Stay Vigilant

As restrictions lift, people are re-experiencing the world anew. With the virus unresolved, always take necessary precautions venturing outside.

Protect Your Home

As you spend more and more time outside, these measures help ensure that COVID-19 never sets foot inside your home.

  • Cleaning your house regularly and thoroughly is a must in preventing the spread of COVID-19.
  • You’ll want to have a protocol of sorts before entering your home so COVID-19 stays outside, such as disinfecting your shoes.
  • When in doubt, consider splurging on a cleaning service to deep-clean and disinfect your home; this costs most homeowners $167.

Maintain Optimum Health

Of course, good health is still your best line of defense against COVID-19. Staying fit and maintaining ample nutrition will help you ward off infection and ensure the odds are stacked in your favor.

Hopefully the threat of COVID-19 will go away any day now, but until that day comes, few things are more important than constant vigilance. The fight continues, so do your part to ensure that you end up on the winning side.

Sensory Self-Care is all about helping to calm your mind

Sensory self-care is all about helping to calm your mind.  It also helps to boost mood and energy.

When you are able to tune into the details of the sensations all around you,

it’s easier to live in the present moment. And when you’re in the present, you can

more effectively let go of resentments related to the past or anxieties about the future. When you think about practicing sensory self-care, consider all of your senses: touch, smell, sound, and sight. Most people are more responsive to one than the others, so ask yourself what that sense might be for you.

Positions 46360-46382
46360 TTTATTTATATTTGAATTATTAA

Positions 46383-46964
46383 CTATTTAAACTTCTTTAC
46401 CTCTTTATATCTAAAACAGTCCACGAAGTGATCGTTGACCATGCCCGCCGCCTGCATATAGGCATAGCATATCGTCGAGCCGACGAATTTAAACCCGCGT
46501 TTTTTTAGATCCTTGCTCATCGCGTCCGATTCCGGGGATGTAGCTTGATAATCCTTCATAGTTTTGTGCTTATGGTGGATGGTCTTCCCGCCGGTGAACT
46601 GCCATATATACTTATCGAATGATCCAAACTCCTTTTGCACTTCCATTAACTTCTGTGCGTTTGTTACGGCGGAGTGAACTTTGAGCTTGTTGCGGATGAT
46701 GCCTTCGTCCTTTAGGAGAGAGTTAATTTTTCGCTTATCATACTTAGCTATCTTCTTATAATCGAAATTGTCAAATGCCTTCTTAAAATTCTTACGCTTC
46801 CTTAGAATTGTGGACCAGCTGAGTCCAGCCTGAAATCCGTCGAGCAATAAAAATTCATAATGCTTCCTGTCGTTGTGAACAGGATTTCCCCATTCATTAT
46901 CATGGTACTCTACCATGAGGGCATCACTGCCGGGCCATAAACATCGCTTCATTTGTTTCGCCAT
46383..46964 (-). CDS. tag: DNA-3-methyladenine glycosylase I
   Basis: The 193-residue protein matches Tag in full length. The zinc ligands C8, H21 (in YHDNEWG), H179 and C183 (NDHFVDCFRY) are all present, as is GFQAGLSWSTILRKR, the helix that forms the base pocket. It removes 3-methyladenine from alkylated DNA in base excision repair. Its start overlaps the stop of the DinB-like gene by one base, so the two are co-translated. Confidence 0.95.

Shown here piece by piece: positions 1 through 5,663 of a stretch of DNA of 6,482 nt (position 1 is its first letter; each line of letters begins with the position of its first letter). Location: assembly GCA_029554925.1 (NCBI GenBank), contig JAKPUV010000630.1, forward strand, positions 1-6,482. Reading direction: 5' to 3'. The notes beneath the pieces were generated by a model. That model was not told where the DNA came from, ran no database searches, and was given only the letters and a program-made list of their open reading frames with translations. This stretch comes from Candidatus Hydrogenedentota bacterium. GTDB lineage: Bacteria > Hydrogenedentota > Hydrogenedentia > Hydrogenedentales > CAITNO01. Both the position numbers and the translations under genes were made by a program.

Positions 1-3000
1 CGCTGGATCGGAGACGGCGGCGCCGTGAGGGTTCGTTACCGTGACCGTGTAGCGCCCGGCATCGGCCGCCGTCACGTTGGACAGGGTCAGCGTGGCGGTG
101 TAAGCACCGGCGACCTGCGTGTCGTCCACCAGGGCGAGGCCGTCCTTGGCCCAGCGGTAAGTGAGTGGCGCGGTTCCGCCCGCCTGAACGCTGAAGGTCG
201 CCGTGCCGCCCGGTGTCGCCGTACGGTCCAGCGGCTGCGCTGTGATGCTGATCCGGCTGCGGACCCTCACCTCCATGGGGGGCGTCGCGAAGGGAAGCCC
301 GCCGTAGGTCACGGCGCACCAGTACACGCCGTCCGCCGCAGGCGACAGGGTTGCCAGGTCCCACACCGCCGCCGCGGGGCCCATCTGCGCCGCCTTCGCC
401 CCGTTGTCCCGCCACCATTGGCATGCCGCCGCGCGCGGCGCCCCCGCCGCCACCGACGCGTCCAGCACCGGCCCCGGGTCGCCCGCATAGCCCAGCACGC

In the teachings of Ayurvedic medicine (the sister science of yoga and oldest continuously practiced form of medicine in the world [2-5000 years old])  Prana or life force comes into our systems through our senses.  In yoga you will typically hear instructors saying that the breath is prana –  and to a certain degree that is true –  but in absolute truth – Prana simply rides in on the breath.  It is what gives us a sense of aliveness and well being.  But prana also enters our bodies and minds through each of our senses – : touch, smell, sound, sight and even taste.

Think about the things you do that make you feel happy and energized – fully alive.  As you do – refine your thinking to identify the senses that are in play during that activity.

For example – you may feel most alive in the garden.  Smelling the flowers, feeling the dirt in your hands and under your nails, taking in the sights the colors, shapes and natural beauty, perhaps listening to the birds nearby and if your garden grows edible plants – perhaps the taste of the fruits of your labors – fresh and flavorful.  That sense of aliveness you feel is prana riding in through all of your senses.

It’s not necessary to find activities that activate every sense.  But recognizing the life giving gift of prana in the simplest of activities can increase a sense of happiness and well being – 

The following examples of sensory self-care involve at least one sense, but often more.

Sensory Self-Care Ideas

  1. Cuddling up under a soft blanket.
  2. Going to the countryside and focusing on the smell of the air.
  3. Watching the flames of a candle or a fire.
  4. Feeling the water on your skin during a hot bath or shower.
  5. Focusing on the movements of your own breathing (/and-breathe/).
  6. Lying down and listening to music with your eyes closed.
  7. Sitting in the heat of the afternoon sun.
  8. Having a small square of the most delicious chocolate.
  9. Walking barefoot in the grass.
  10. Having a massage with essential oils.
  11. Holding a pet in your arms.